NEW YORK, Sept. 20 (UPI) -- Japan and the United States agreed to speed up work on plans to relocate a U.S. Marine base within the Okinawa Prefecture, the two sides said.
Japanese Foreign Minister Koichiro Gemba and U.S. Secretary of State Hillary Clinton, meeting in New York, discussed relocation of the Futenma U.S. Marine air station to a less populated area on the same Okinawa Prefecture where noise won't be as much of an issue as it is now.
Gemba told reporters he had asked Clinton to make further efforts to ease the burdens on the people of Okinawa as prospects for the relocation plan remain tough, Kyodo News reported.
A senior U.S. State Department official said Clinton "underscored that we hope we can move forward quickly with implementing the agreement that we came to with the previous government in 2+2 format earlier this summer," said a report on the State Department Web site.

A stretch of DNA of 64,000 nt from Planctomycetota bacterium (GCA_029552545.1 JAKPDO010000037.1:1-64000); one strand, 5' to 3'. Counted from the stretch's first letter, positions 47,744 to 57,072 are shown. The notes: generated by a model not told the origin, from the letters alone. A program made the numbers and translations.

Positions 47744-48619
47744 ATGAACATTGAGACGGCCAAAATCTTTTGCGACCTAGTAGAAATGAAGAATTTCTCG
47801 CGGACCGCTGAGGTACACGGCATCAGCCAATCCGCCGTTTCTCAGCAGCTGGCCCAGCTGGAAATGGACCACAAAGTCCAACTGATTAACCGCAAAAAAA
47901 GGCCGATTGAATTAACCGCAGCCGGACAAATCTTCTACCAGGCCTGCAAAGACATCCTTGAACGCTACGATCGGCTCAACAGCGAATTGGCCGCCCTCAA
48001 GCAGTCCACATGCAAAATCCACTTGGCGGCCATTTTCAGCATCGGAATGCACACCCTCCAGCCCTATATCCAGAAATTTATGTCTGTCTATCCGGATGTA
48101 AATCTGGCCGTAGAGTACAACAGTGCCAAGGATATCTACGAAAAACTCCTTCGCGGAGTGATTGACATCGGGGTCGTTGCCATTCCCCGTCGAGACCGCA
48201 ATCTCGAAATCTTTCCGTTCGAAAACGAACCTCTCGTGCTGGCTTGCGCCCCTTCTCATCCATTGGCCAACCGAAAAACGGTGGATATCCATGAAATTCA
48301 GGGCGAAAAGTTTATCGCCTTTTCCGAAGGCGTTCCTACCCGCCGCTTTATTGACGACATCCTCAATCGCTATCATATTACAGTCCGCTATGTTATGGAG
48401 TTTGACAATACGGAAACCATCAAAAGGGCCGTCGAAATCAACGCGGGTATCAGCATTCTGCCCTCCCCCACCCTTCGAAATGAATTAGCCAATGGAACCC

In the agreement reached in June at a meeting of defense and foreign ministers of the two countries, it was agreed to relocate the air station at the earliest possible date after 2014. The issue has been a difficult one between the United States and Japan, its closest Asian ally, although the importance of the air station on Okinawa has grown in view of China's growing military might.
The two sides want to relocate the air station from Ginowan to the less densely populated coastal area of Nago in the island prefecture but Okinawa residents want the facility relocated out of their prefecture.
Gemba is visiting New York to attend a series of U.N. and bilateral meetings. His talks with Clinton came ahead of a meeting between Japanese Prime Minister Yoshihiko Noda and U.S. President Barack Obama scheduled for Wednesday in New York.